The Gardes are 1 m wide by 4 m high wooden walls, placed perpendicular to the Allées. These help to capture stray arrows. Frames covered with paper or cloth can achieve the same visual effect, and are less expensive to create. Please adjust your range safety if the gardes are made of penetrable materials. Marshal spotters should be stationed at either side of the archery line to have a clear line of sight past the gardes. Flags atop the gardes can add to the pageantry, especially if they represent the heraldry of the archers competing.
      Running the shoot
      Review the SSAC General Rules for the different archery categories for this shoot.
      Before aiming the first arrow, archers are encouraged to recognize their competitors with: "Archers, I salute you," or more correctly, “Mesdames, messieurs les archers je vous salue!” More than ceremony or politeness, it signals an archer is about to shoot.
      Archers can shoot in small groups of five or six. Each archer walks to the line and looses one arrow at the target. When all archers have had their turn at the line, they all walk down to the target to score and retrieve the arrow. See scoring. Thus an archer needs only one good arrow to take part in the competition, or one and a spare. It allows more archers to take part when shooting at only one target.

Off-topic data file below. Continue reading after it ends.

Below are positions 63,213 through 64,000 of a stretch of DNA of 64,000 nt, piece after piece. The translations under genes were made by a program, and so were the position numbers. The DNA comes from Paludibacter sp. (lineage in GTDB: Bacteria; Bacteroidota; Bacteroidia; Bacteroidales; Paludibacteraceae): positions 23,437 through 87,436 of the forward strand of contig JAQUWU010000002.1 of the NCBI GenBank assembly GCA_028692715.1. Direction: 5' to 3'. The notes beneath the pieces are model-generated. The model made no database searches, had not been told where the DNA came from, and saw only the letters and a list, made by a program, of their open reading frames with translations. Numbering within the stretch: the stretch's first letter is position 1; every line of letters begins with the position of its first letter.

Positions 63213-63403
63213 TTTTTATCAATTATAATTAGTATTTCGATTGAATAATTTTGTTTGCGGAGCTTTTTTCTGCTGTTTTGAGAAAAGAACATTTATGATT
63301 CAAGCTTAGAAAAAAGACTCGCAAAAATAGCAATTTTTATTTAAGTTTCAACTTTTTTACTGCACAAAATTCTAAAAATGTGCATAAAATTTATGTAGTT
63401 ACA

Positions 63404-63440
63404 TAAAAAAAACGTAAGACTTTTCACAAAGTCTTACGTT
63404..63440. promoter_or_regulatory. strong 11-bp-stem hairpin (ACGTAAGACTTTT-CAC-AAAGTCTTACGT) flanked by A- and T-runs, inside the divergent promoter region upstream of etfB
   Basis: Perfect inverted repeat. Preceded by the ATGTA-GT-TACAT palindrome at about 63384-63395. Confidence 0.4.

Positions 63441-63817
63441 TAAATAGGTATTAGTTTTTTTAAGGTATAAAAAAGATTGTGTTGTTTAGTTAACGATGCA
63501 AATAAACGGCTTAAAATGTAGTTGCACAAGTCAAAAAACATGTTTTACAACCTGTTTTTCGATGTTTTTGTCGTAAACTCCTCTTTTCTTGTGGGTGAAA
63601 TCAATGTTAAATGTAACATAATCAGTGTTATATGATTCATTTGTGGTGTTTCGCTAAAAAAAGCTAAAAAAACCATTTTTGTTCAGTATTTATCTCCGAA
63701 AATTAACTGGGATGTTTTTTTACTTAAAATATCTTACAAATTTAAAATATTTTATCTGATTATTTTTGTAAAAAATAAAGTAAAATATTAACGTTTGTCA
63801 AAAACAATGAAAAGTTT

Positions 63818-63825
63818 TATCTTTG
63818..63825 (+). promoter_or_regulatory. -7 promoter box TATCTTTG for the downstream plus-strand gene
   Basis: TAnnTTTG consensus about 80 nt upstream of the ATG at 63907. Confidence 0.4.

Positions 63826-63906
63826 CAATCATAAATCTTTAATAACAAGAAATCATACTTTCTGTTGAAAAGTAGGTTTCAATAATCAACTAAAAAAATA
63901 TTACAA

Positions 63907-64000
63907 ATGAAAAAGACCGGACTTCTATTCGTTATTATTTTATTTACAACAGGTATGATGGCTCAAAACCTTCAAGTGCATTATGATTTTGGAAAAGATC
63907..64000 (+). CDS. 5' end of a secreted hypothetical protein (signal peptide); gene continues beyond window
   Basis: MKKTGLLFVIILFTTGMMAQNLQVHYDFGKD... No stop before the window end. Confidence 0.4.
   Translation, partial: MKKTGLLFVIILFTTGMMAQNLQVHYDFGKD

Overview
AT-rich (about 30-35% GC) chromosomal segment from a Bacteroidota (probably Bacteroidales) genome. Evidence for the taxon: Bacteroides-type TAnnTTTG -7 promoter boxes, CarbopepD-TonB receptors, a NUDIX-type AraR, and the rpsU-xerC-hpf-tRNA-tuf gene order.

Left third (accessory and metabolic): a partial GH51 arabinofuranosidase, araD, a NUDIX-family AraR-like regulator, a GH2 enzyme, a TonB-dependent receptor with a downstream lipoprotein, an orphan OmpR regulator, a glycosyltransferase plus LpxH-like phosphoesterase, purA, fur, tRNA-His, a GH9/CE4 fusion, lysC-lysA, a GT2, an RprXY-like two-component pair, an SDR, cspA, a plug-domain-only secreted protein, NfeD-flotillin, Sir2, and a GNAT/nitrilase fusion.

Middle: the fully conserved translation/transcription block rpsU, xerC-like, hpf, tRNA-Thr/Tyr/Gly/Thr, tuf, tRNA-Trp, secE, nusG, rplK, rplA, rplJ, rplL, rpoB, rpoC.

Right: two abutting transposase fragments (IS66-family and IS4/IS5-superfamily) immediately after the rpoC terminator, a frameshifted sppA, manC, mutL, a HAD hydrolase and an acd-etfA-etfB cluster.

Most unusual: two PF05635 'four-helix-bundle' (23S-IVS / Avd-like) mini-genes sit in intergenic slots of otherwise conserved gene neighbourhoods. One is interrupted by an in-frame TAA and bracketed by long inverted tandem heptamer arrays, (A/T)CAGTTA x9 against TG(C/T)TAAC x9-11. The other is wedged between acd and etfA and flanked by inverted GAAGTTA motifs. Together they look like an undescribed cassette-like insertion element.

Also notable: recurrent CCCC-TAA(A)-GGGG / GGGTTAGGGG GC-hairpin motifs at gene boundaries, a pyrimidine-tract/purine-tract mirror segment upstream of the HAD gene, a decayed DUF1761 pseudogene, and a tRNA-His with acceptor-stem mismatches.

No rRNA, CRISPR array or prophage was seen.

All archers return to the shooting line by their respective roads and loose again. If the skill of the archers is high, names could be drawn from a chapeaux at the start of each end to determine the shooting order. A traditional Tir Beursault would have 40 arrows loosed in 20 separate ends at two targets. For the sake of expediency, this modified Tir Beursault will have 12 ends at one target for 12 arrows.
      Running the shoot
      The target is a 48 cm diameter circle, made up of three heavy bordered circles: the rings or ropes. These are called the outer grand cordon, the middle petit cordon or chaplet, and the noir, the small centermost black circle. Figure 2 below shows a fourth ring, which is un-named, between the grand cordon and the petit cordon. The centre of the target should be 1.10 m above the ground.
      Major Rings on the Tir Beursault Target
      • Outer ring is the Grand Cordon 48cm diameter
      • Large ring is 33.5 cm diameter
      • Medium ring is the Petit Cordon 14.5 cm diameter
      • Small dark ring is the Noir 4.2 cm diameter
      Running the shoot
      Points
      • 1 point for landing between the grand cordon and the large ring.
      • 2 points for landing between the large ring and the petit cordon.
      • 3 points for landing in the two rings just inside the petit cordon.
      • 4 points for landing in the ring just outside the noir, or anywhere inside the noir.
      In addition to the above, add 1 point for an arrow that lands anywhere in the target, except the grand cordon.
      Points
      • An honour for each arrow that lands between the grand cordon and the petit cordon.
      • An honour and a rosary for each arrow that lands between the petit cordon and the noir.
      • An honour, a rosary and a black for each arrow than lands inside the noir.